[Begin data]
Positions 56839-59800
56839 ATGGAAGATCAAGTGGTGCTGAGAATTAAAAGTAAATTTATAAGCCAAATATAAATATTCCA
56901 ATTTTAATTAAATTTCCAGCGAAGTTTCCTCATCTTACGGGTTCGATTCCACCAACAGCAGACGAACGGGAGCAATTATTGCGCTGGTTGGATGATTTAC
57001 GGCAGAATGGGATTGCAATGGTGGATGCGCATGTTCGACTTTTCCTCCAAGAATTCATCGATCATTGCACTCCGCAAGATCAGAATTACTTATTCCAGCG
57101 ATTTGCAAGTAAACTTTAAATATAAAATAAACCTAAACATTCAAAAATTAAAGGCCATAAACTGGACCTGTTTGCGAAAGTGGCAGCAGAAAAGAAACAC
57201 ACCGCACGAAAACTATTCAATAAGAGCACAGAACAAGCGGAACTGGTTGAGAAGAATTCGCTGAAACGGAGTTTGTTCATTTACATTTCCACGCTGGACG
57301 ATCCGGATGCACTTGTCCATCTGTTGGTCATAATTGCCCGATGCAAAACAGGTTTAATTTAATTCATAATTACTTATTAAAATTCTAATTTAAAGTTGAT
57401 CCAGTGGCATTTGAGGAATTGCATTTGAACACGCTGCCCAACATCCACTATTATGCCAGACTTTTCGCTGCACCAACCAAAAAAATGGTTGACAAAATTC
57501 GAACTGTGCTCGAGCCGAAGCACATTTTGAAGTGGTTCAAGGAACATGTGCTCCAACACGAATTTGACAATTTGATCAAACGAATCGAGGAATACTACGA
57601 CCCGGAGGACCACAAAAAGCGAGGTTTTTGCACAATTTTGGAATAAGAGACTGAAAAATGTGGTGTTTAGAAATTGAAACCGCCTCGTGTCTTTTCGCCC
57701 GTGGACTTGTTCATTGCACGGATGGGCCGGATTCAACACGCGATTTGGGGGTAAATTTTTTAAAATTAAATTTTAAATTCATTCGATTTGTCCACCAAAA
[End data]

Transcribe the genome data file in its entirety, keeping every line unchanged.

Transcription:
Positions 56839-59800
56839 ATGGAAGATCAAGTGGTGCTGAGAATTAAAAGTAAATTTATAAGCCAAATATAAATATTCCA
56901 ATTTTAATTAAATTTCCAGCGAAGTTTCCTCATCTTACGGGTTCGATTCCACCAACAGCAGACGAACGGGAGCAATTATTGCGCTGGTTGGATGATTTAC
57001 GGCAGAATGGGATTGCAATGGTGGATGCGCATGTTCGACTTTTCCTCCAAGAATTCATCGATCATTGCACTCCGCAAGATCAGAATTACTTATTCCAGCG
57101 ATTTGCAAGTAAACTTTAAATATAAAATAAACCTAAACATTCAAAAATTAAAGGCCATAAACTGGACCTGTTTGCGAAAGTGGCAGCAGAAAAGAAACAC
57201 ACCGCACGAAAACTATTCAATAAGAGCACAGAACAAGCGGAACTGGTTGAGAAGAATTCGCTGAAACGGAGTTTGTTCATTTACATTTCCACGCTGGACG
57301 ATCCGGATGCACTTGTCCATCTGTTGGTCATAATTGCCCGATGCAAAACAGGTTTAATTTAATTCATAATTACTTATTAAAATTCTAATTTAAAGTTGAT
57401 CCAGTGGCATTTGAGGAATTGCATTTGAACACGCTGCCCAACATCCACTATTATGCCAGACTTTTCGCTGCACCAACCAAAAAAATGGTTGACAAAATTC
57501 GAACTGTGCTCGAGCCGAAGCACATTTTGAAGTGGTTCAAGGAACATGTGCTCCAACACGAATTTGACAATTTGATCAAACGAATCGAGGAATACTACGA
57601 CCCGGAGGACCACAAAAAGCGAGGTTTTTGCACAATTTTGGAATAAGAGACTGAAAAATGTGGTGTTTAGAAATTGAAACCGCCTCGTGTCTTTTCGCCC
57701 GTGGACTTGTTCATTGCACGGATGGGCCGGATTCAACACGCGATTTGGGGGTAAATTTTTTAAAATTAAATTTTAAATTCATTCGATTTGTCCACCAAAA